Clinical pertussis resulting from infection with B. pertussis is a significant medical and public health problem, despite the huge success of vaccination that has greatly reduced its incidence. The whole cell vaccine had an undeniable success over the last 50 years, but its acceptance was strongly inhibited by fear, only partially justified, of severe side effects, but also, in the Western world, by the difficulty to enter in combination with other vaccines: today multi-vaccine formulations are essential to maintain a high vaccination coverage. The advent of acellular vaccines was greeted with enthusiasm by the public health world: in the Nineties, several controlled vaccine trials were carried out: they demonstrated a high safety and good efficacy of new vaccines. In fact, in the Western world, the acellular vaccines completely replaced the whole cells ones. In the last years, ample evidence on the variety of protection of these vaccines linked to the presence of different antigens of Bordetella pertussis was collected. It also became clear that the protection provided, on average around 80%, leaves every year a significant cohort of vaccinated susceptible even in countries with a vaccination coverage of 95%, such as Italy. Finally, it was shown that, as for the pertussis disease, protection decreases over time, to leave a proportion of adolescents and adults unprotected. Waiting for improved pertussis vaccines, the disease control today requires a different strategy that includes a booster at 5 years for infants, but also boosters for teenagers and young adults, re-vaccination of health care personnel, and possibly of pregnant women and of those who are in contact with infants (cocooning). Finally, the quest for better vaccines inevitably tends towards pertussis acellular vaccines with at least three components, which have demonstrated superior effectiveness and have been largely in use in Italy for fifteen years.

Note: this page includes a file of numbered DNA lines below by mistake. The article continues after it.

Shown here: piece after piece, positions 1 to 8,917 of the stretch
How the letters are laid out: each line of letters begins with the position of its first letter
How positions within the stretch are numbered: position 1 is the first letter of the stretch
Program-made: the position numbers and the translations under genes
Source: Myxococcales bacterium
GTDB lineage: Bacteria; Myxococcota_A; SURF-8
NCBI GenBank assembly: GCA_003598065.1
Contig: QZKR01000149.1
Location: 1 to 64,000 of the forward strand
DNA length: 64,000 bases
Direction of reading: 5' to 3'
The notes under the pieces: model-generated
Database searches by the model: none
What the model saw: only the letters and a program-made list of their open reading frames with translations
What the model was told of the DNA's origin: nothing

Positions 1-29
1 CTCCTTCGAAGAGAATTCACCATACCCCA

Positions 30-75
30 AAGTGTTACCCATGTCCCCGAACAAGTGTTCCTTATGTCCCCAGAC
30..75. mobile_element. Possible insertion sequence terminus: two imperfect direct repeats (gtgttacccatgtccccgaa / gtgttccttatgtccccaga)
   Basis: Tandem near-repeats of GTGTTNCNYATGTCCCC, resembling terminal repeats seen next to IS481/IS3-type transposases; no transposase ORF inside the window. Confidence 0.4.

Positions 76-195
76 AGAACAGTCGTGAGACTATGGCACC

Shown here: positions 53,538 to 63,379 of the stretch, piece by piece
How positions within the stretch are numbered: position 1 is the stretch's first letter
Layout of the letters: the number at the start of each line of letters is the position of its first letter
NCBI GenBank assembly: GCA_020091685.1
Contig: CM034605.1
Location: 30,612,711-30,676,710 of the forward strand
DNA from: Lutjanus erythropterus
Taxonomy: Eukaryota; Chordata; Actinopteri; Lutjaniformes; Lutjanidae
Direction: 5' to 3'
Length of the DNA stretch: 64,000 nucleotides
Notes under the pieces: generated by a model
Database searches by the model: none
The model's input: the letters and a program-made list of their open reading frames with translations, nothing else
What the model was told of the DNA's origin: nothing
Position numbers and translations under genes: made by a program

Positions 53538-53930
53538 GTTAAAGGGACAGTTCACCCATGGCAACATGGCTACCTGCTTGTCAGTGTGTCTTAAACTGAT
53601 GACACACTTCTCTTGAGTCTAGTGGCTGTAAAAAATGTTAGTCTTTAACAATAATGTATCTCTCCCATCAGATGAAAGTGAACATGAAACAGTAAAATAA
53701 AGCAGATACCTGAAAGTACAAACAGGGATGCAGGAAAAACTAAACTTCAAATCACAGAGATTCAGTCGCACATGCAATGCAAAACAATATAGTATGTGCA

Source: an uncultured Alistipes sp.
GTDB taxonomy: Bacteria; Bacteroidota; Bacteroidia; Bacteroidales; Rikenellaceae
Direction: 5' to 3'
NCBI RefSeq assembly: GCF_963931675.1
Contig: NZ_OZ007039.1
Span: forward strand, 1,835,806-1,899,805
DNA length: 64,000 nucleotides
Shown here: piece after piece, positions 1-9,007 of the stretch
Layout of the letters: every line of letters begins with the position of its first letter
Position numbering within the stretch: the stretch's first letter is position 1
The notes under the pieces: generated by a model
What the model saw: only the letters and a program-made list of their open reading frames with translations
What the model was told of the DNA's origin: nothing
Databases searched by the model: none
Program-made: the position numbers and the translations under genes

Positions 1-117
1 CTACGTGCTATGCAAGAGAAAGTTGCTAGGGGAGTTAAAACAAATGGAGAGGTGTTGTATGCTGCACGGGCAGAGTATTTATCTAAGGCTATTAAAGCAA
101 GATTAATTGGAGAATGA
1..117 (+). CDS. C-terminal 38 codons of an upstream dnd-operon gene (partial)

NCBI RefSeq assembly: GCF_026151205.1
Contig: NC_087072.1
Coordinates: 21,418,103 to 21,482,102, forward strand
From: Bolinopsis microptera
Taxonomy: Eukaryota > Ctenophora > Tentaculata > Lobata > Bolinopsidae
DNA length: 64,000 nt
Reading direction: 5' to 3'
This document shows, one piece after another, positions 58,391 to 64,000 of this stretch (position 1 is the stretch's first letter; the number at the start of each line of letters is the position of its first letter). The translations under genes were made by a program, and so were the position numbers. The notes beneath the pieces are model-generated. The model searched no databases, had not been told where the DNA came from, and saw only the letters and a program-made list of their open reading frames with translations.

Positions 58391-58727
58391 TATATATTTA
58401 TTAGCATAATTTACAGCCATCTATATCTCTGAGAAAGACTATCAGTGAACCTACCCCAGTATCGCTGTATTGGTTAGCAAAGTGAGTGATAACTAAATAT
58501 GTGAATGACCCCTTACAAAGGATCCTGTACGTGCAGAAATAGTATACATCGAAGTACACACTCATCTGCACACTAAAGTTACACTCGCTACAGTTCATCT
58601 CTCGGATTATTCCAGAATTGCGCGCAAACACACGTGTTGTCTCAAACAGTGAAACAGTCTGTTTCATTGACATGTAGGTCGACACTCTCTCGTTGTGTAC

|Number of pages||17|
|Journal||Annali di igiene : medicina preventiva e di comunità|
|Publication status||Published - Mar 1 2015|
- Acellular vaccines
- Vaccine trials
ASJC Scopus subject areas